Whether you set out at the beginning of college to major in a foreign language – as College of Charleston alumna Stephanie Rhodes ’13 did – or whether you discover a new passion for another culture during your academic journey – as was the case for alumna Amanda Taylor ’08 – becoming bilingual or multilingual can give your career search a boost.
Several reports in recent years have highlighted the potential benefits of foreign language fluency, such as helping job seekers standout in a competitive market, boosting earnings, and even improving cognitive functions and delaying the onset of age-related memory loss. One recent survey found that languages majors are among the highest-paid liberal arts graduates from the Class of 2014.
For Rhodes, who studied German, and Taylor, who studied Spanish, learning other languages has been essential to their careers and continues to shape their futures.
Sprichst du Deutsch?
Even before she began looking at colleges, Rhodes knew that she wanted to eventually work for a German company. Her search led her to the College of Charleston after she discovered that South Carolina is home to a number of German companies, including BMW and Bosch.
“The College of Charleston was a perfect choice for me since it offers strong programs in German and international business, as well as a strong liberal arts tradition,” Rhodes says. “I was also attracted by the study abroad opportunities, especially the summer internship program in Germany.”
An Honors College graduate, Rhodes earned a bachelor’s degree in German and a second bachelor’s in international business with a minor in German studies.
Her fluency in German and knowledge of the country’s history and culture enabled her to network with members of the German business community in Charleston. Those interactions helped lead to her current position with IFA Rotorion – North America LLC, an automotive parts supplier headquartered in Germany. The company has a manufacturing facility in Ladson, S.C.
Rhodes handles special projects for the CEO as well as finance-related duties. She says her fluency in German has made her an asset to the company and its Charleston area operations, particularly in situations where language differences would otherwise present communication barriers.
Next year, Rhodes is relocating to the company’s headquarters in Saxony-Anhalt, Germany.
Taylor initially planned to pursue a career in medicine. While at the College, she began volunteering at the Medical University of South Carolina to gain experience. At the hospital one day she was asked to assist by interpreting in Spanish, and the unexpected encounter steered her toward a new career path.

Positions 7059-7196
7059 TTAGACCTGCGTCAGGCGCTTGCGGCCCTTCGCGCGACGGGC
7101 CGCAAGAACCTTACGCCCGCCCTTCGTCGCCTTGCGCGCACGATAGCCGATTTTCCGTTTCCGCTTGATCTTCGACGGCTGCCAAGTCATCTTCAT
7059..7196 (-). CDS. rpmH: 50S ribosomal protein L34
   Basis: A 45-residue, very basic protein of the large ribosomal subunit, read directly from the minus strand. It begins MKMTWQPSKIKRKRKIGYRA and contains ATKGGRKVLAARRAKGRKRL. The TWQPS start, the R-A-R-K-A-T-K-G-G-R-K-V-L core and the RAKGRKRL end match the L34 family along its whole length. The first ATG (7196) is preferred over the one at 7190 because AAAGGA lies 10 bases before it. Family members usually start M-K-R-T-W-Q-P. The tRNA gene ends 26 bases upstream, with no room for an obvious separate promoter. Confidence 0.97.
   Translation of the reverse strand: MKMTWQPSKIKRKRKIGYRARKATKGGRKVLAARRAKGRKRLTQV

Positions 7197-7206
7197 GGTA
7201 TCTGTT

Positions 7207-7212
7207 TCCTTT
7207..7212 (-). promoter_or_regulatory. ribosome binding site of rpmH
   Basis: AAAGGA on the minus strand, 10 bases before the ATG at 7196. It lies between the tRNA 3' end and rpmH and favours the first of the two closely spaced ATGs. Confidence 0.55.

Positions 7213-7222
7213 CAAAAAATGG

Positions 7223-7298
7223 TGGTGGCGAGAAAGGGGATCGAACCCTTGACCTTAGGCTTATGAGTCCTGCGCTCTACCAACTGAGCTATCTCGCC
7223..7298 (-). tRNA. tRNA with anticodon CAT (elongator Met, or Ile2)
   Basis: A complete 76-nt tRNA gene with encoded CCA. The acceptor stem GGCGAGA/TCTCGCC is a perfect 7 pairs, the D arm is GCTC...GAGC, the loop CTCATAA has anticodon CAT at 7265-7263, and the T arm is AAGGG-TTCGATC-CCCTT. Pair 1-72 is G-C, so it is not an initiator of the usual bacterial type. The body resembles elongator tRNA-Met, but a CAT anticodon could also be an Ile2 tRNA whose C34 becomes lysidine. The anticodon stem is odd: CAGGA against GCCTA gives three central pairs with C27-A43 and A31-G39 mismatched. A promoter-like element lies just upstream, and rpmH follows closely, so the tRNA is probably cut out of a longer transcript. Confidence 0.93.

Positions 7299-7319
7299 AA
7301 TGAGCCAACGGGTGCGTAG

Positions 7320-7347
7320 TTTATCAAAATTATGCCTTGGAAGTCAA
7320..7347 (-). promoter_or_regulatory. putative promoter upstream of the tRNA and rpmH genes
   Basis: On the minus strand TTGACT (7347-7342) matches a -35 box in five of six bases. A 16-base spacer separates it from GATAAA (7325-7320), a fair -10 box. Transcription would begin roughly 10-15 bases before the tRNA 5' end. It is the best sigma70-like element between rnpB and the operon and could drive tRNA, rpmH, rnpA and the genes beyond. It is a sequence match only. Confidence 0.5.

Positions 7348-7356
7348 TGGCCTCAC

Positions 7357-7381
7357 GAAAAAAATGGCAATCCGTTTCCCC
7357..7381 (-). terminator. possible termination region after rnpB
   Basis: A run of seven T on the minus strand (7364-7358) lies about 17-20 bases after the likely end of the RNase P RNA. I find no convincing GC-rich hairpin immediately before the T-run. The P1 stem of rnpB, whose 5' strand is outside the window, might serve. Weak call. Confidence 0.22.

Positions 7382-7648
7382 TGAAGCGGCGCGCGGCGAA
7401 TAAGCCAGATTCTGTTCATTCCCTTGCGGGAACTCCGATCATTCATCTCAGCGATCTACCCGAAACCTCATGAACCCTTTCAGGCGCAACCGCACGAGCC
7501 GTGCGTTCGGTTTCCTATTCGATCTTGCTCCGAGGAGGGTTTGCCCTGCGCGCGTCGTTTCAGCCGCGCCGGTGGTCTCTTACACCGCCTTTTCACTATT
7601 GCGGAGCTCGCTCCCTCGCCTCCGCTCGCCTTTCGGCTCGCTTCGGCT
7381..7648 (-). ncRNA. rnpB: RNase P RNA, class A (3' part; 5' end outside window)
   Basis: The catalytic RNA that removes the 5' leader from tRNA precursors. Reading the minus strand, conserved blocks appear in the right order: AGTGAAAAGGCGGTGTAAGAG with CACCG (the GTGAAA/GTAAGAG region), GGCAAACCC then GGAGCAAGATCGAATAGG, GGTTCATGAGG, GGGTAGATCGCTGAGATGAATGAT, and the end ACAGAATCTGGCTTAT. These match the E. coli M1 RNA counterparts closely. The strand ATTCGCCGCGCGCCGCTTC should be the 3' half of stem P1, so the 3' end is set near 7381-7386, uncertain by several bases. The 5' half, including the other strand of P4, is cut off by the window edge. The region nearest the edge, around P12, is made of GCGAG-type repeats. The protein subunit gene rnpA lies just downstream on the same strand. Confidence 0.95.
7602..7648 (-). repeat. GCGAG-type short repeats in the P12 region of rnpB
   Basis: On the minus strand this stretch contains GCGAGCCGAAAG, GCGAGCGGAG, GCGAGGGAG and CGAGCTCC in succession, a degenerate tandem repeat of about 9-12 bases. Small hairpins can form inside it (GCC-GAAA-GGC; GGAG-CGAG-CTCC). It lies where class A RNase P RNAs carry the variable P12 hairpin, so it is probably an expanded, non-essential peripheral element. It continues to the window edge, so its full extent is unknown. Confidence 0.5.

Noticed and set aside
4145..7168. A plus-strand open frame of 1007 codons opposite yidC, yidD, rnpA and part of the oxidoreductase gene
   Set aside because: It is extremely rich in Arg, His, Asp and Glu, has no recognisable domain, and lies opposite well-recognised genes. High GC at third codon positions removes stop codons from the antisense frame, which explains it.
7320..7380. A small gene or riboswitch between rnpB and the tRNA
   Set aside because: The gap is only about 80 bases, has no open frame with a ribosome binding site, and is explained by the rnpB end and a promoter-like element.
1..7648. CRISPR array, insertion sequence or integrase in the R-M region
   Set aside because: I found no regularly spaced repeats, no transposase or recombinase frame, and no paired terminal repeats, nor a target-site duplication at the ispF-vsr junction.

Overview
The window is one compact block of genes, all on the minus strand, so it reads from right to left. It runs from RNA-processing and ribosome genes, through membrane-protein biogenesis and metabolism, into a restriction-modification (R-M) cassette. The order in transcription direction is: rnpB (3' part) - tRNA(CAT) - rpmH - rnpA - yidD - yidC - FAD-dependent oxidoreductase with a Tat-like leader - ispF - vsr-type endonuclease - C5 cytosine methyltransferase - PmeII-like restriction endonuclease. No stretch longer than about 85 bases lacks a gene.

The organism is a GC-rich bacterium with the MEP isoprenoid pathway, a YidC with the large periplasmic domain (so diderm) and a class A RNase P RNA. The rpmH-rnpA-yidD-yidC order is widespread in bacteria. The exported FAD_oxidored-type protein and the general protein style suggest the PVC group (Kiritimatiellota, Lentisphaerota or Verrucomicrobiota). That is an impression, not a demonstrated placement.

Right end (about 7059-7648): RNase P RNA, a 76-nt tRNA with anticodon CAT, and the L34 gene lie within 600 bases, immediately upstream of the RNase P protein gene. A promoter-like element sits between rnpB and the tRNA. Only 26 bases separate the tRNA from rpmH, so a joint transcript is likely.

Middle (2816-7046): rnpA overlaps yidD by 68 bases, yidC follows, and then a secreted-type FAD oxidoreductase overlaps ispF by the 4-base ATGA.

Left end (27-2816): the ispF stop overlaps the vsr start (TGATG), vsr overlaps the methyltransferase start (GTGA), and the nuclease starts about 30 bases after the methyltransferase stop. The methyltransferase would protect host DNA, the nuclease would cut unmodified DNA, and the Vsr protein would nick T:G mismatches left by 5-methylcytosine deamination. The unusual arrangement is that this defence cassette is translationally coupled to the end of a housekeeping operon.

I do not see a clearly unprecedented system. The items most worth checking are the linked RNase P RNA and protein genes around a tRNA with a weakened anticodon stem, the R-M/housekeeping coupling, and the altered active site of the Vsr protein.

At the College, Taylor immersed herself in Spanish language and culture. She served as a Spanish tutor in the Student Learning Center, taught Spanish conversation classes, served as president of the Spanish Club and as a member of the Spanish Honor Society.
After graduating, she parlayed these experiences into a position as director of a language school operated by La Isla Magazine, a publication serving the Latino community in South Carolina and Northeast Georgia.
While she enjoyed teaching at the language school, Taylor decided after three years to continue developing her language skills by traveling to Brazil to learn its culture and its Portuguese language. After returning to South Carolina in 2012, Taylor began working as a paralegal for a law firm in Bluffton, S.C., that caters to the area’s Hispanic community.
“I have earned respect and gained trust from the local community, not only because I speak their language, but also because I understand their culture,” Taylor says.
In fact, Taylor has become so interested in immigration law that she plans to begin law school in the fall.
Studying and traveling abroad is an essential part of learning and mastering a new language, both Rhodes and Taylor say.
Rhodes spent almost an entire year of her four-year college experience studying in Western Europe, listening, speaking and observing native speakers. “Not only will speaking with natives greatly improve your language skill, but understanding culture can also be very useful in effective communication.”
Taylor agrees. In addition to her travels in Brazil after graduation, Taylor studied abroad in Chile while studying at the College. “CofC helped me truly understand that learning a language isn’t just about vocabulary and grammar; it is a full experience.”